“What is one way in which you ‘role-model’ for your child/ren that you feel proud of?” Your answers and conversation are welcome.
“How do your communicate apologies in your home?” Your answers and conversation are welcome.
“What expectations do you have of your child/ren?” Your answers and conversation are welcome. This post is part of the Question of the Day series.
“What judgments about you get in your way of seeing yourself as you truly are?” While it may sound strange, I’m learning that denying my negative judgments about myself makes me a worse mom. Let me explain. I’m loathe to think of myself as selfish. Being labeled as self-centered or self-absorbed is something I’ve vehemently denied most of my life. I’ve created a persona of selfless caregiver – a mask I wear to appear solely other-focused, generous, helpful, caring, and attentive only to other’s needs. What’s true, however, is that I AM selfish, self-centered, and self-absorbed, underneath this mask and by denying this truth I do several things: I lie to myself and further separate myself from my wholeness I mislead others and present a false self-image I make it easy for my daughter to think that I don’t have needs and that mamas don’t need to care for themselves too I increase the likelihood that I’ll overcompensate for my denial by going berserk at some point when my needs finally must be addressed I only came to this realization as I began working with my new coach, Eliane, and reading Debbie Ford’s The Dark Side of the Light Chasers. I’ve done lots of personal development, yet the idea of embracing the parts of me that I’ve spent decades trying to exorcise is new. Ford writes about how our shadow — the “dark” side that we learned to hide, deny, hate, or fear as we were acculturated — holds a key to our freedom. By incorporating our shadow, we regain our wholeness and we have access to the gifts...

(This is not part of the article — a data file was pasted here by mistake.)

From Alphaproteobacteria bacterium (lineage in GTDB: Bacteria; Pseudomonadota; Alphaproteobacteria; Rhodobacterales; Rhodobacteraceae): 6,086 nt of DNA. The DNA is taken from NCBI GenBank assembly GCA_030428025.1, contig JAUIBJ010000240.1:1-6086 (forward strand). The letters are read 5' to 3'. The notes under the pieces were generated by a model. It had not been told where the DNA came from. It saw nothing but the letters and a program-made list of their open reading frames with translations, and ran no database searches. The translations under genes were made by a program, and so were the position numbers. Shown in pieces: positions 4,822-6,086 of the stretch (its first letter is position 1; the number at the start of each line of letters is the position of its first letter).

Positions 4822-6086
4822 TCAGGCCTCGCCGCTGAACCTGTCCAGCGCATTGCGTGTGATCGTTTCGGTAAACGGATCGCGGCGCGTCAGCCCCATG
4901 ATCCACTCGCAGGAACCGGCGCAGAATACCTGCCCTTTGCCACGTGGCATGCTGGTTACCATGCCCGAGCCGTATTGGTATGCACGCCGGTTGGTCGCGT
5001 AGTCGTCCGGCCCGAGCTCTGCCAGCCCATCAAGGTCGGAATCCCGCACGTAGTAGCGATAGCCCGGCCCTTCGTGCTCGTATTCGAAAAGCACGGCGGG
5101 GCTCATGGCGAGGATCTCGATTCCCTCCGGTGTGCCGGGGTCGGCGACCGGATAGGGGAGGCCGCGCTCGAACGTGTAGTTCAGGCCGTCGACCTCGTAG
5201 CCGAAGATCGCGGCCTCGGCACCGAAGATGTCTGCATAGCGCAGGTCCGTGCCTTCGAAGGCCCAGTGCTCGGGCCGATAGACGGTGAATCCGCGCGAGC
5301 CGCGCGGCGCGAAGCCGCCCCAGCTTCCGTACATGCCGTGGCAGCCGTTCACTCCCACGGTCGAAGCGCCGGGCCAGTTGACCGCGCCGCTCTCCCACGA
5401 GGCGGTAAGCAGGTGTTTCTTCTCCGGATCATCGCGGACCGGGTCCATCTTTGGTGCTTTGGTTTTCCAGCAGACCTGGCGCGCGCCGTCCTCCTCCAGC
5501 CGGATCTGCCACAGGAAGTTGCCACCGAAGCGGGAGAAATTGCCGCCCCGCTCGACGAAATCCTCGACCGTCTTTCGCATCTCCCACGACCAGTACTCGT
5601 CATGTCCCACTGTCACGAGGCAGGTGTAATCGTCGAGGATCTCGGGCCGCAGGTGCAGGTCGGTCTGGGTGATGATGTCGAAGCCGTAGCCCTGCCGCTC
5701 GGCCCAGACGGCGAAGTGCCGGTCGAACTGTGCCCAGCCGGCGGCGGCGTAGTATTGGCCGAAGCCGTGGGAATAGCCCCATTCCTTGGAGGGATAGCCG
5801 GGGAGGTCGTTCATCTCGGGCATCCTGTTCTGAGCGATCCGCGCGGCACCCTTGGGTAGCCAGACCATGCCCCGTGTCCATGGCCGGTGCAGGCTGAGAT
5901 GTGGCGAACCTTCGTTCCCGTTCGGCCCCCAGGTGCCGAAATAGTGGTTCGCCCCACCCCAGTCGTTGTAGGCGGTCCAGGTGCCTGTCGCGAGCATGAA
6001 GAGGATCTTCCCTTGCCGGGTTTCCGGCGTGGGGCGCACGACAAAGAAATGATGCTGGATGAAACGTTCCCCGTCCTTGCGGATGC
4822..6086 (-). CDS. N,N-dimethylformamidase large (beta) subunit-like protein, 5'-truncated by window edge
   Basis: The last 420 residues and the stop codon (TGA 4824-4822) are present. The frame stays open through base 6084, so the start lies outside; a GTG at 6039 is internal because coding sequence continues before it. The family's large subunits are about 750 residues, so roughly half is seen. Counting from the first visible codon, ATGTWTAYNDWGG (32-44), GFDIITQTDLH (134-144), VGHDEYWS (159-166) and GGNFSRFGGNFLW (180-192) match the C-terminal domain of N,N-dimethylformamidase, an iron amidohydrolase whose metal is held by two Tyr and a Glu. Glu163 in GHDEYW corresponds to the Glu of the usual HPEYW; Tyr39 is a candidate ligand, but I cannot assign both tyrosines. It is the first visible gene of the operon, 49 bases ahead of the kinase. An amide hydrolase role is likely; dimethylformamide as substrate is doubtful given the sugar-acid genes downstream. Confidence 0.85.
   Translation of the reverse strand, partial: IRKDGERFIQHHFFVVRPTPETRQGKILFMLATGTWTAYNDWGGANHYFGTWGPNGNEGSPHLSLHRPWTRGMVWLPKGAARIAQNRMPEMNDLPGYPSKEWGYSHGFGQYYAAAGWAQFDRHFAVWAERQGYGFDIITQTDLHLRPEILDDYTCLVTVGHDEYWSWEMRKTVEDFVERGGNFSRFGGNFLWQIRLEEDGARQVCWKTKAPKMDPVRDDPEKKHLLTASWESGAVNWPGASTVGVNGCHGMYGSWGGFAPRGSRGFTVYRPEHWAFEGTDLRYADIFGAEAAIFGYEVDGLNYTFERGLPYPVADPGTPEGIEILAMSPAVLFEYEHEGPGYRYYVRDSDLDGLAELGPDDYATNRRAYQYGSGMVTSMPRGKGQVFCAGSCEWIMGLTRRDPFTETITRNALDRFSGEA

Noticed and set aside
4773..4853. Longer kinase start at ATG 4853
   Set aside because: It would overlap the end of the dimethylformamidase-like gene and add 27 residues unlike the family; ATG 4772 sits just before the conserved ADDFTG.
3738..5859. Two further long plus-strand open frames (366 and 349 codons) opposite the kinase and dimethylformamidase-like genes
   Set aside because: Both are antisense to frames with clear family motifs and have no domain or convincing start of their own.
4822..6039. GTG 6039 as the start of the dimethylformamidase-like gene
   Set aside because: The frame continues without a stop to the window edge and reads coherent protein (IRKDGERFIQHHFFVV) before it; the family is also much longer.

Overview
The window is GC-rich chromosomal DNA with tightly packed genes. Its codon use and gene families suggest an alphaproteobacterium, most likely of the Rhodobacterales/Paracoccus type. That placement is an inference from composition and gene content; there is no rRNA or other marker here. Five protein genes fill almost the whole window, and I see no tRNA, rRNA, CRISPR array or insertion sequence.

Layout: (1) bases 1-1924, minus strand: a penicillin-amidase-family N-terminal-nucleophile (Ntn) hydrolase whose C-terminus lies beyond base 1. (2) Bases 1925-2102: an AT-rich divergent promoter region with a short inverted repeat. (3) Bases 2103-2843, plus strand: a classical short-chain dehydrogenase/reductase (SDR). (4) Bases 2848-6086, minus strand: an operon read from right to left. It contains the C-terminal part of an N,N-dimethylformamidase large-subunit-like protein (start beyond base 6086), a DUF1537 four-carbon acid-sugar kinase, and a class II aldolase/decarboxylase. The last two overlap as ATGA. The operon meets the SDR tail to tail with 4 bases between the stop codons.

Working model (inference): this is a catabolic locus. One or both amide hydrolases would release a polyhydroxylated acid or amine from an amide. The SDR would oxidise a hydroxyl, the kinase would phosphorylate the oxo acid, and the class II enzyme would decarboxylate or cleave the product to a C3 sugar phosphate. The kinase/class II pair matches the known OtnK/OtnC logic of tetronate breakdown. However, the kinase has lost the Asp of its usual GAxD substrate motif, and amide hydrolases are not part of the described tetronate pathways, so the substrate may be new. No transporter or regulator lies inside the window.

“What are two of your deepest dreams for your child/ren?” Your answers and conversation are welcome.